Seafood Festival Day


Delve into the light and dark that is Mark
Delve into the light and dark that is Mark

Today is the annual Seafood Festival in this landlocked small town in the Cornfield. And it is going to be a scorcher with threats of thunderstorms for the outdoor activities.

Each year Hymera residents have fun, play games, enjoy seafood and listen to local area musicians. Why a small town celebrates seafood being a thousand miles from the ocean is beyond me.

All the festivity is taking place across the street from Mark’s Den. But with my respiratory issues and the fact that today is considered a High Risk day for those of us with breathing concerns, I will not be participating.

My Dad, who happens to be 80 years young, and some of his friends will be providing music at 1 p.m. today. How he keeps going and going the way he does is nothing short of amazing.

People will be traveling in from miles around to enjoy the day.

Check out my latest take on a member of the news media: Journalistic Integrity Model.

Also be sure and check the latest: Cornfield Standings.

That’s the way it is in Mark’s Den.

And how is your Saturday going?

Seafood Festival Schedule

9:00 Kids Fun Run
9:00 Vendors Open
10:00 Parade (Reach for the Stars) Parade begins at School
11:00 American Legion Memorial Program (Memorial on 48)
11:00 North Central Band and Thunderettes
12:00Lynn Ivy and Friends
12:00 Pedal Tractor Pull (Sign up at Ruritan)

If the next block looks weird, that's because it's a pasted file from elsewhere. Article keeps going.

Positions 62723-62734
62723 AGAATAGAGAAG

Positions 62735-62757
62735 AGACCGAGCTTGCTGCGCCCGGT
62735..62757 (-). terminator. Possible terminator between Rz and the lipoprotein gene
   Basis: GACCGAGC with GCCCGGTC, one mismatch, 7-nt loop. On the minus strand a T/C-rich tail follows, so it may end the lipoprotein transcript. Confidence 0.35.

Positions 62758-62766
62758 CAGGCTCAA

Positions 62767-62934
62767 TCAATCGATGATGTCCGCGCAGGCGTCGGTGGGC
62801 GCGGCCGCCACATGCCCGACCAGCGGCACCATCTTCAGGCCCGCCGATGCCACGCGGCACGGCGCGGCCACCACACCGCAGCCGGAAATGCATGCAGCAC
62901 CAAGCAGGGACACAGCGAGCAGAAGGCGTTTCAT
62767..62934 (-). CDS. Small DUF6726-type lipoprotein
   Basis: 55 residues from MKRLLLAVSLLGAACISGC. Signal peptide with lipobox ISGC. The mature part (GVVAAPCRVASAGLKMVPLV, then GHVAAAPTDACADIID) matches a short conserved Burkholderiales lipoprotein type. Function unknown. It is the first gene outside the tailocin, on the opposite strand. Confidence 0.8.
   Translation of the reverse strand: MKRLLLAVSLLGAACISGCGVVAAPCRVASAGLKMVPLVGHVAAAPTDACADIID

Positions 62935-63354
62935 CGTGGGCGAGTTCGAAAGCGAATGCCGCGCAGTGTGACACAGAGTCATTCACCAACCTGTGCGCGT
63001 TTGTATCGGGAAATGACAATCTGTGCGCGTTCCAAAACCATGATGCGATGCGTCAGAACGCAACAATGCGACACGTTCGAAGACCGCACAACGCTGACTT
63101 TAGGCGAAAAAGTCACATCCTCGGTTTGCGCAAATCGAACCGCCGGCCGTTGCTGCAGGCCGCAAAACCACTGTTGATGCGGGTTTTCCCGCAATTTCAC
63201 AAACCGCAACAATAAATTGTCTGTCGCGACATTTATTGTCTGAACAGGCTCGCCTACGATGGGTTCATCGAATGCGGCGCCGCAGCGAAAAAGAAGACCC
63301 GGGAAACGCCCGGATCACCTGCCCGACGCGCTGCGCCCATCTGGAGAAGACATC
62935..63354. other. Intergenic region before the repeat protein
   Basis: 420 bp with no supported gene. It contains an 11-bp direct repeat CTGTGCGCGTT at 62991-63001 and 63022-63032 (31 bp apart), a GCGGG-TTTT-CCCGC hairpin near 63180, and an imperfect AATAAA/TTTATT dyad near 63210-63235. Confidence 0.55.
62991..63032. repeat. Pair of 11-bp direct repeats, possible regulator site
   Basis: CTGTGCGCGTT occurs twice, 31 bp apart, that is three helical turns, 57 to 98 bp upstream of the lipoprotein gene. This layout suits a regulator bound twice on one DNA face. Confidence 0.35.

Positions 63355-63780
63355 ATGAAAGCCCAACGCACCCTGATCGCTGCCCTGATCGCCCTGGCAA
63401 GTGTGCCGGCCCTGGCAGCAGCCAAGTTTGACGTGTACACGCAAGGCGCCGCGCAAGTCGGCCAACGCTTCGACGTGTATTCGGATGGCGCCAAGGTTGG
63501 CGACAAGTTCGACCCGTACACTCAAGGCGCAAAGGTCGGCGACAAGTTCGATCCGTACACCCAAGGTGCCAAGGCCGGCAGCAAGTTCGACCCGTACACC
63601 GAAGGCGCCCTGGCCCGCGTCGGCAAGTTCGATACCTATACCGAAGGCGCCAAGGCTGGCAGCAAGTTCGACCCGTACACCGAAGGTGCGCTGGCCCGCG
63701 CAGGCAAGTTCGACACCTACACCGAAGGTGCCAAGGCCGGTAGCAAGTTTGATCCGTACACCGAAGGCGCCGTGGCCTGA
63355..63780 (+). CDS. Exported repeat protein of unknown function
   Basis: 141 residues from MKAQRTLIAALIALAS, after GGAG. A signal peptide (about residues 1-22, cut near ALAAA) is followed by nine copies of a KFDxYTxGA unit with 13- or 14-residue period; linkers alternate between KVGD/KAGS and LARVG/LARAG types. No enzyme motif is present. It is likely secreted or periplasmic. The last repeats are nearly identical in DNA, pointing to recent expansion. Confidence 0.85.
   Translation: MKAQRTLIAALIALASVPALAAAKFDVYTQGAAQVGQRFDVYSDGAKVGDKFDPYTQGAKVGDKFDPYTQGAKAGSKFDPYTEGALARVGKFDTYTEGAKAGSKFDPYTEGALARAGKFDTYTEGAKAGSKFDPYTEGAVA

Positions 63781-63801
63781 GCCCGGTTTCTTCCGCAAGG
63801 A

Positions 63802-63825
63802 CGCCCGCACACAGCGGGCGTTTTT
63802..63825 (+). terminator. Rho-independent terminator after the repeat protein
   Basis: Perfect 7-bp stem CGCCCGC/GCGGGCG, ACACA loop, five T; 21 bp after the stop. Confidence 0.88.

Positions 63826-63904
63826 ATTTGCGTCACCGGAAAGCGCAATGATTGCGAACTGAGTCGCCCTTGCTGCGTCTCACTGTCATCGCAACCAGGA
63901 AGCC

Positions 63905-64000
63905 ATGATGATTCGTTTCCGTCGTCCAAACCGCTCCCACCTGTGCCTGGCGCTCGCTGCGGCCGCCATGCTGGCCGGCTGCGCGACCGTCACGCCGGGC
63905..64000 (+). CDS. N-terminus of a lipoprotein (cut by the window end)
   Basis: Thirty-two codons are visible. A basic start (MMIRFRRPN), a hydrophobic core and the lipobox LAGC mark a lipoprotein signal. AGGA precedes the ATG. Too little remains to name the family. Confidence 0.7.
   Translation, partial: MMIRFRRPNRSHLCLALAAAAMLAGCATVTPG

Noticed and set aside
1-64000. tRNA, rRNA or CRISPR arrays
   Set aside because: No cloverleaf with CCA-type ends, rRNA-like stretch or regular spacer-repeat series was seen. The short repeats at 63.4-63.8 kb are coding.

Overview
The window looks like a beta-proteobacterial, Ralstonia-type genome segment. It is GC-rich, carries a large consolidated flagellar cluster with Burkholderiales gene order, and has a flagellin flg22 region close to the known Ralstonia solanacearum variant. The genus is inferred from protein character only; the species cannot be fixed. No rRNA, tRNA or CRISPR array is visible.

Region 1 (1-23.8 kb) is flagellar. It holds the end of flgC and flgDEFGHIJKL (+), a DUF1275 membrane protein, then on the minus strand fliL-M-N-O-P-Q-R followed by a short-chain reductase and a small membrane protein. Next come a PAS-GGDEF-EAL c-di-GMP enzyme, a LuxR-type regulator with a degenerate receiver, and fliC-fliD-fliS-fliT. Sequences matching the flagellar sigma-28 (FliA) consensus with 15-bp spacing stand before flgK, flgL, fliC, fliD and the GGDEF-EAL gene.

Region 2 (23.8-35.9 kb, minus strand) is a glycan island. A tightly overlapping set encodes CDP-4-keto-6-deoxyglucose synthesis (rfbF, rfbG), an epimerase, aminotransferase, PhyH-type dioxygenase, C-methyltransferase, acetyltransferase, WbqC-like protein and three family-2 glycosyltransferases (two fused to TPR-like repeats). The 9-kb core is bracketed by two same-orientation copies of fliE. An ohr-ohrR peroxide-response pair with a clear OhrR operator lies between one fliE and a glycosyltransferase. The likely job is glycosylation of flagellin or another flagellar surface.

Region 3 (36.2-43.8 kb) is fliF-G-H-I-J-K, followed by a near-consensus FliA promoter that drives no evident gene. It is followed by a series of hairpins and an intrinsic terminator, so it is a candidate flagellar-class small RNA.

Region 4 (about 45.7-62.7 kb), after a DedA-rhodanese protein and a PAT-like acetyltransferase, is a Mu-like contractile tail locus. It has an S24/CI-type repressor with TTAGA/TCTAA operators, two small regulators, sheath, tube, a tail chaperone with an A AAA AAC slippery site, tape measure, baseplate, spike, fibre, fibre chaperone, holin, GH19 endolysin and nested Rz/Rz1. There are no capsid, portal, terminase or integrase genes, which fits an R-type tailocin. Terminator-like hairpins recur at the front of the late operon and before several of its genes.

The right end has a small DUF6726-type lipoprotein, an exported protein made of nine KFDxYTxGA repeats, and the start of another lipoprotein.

1:00 Air-Evac lands by Legion
1:30 Games for All (FREE) ***
3:00 Mel Pinkston and Group
4:00 Blue Grass and More
5:00 TBA

***Contests include: Water Ballon Toss, egg toss, watermelon eating, bubble blowing, Toss-o-Rama, and More!


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I am Mark Ivy, a born and bred Hoosier. I am father to two wonderful sons, Dave and Kev, of whom I am very proud; two terrific daughters-in-law, Anna and Hailey; three beautiful granddaughters, Dylan, Alaina and Amelia. On May 9, 2017, my lung specialist hit me with the news I had maybe six months to live if the chronic obstructive pulmonary disease (COPD), the damage caused by the histoplasmosis described below, ran its normal course. I am now on hospice at home. Content and ready to cross over the river to the other side. On September 2, 2014, I was diagnosed with disseminated histoplasmosis, a fungal infection, discovered by a biopsy of my larynx. The infection is fatal if left untreated. For 2 1/2 years I lived under a death sentence being misdiagnosed with a non-specific bacterial infection which left my right lung a "dried up sponge" and non-functioning. I was aggressively treated for the infection with antifungals. The treatment ended October of 2015 and fortunately did not take two years. I suffer from chronic Horton's Syndrome. The effects vary widely causing various problems. Statistically, Horton's affects only 0.1% of the population. Major depression also attacks me regularly.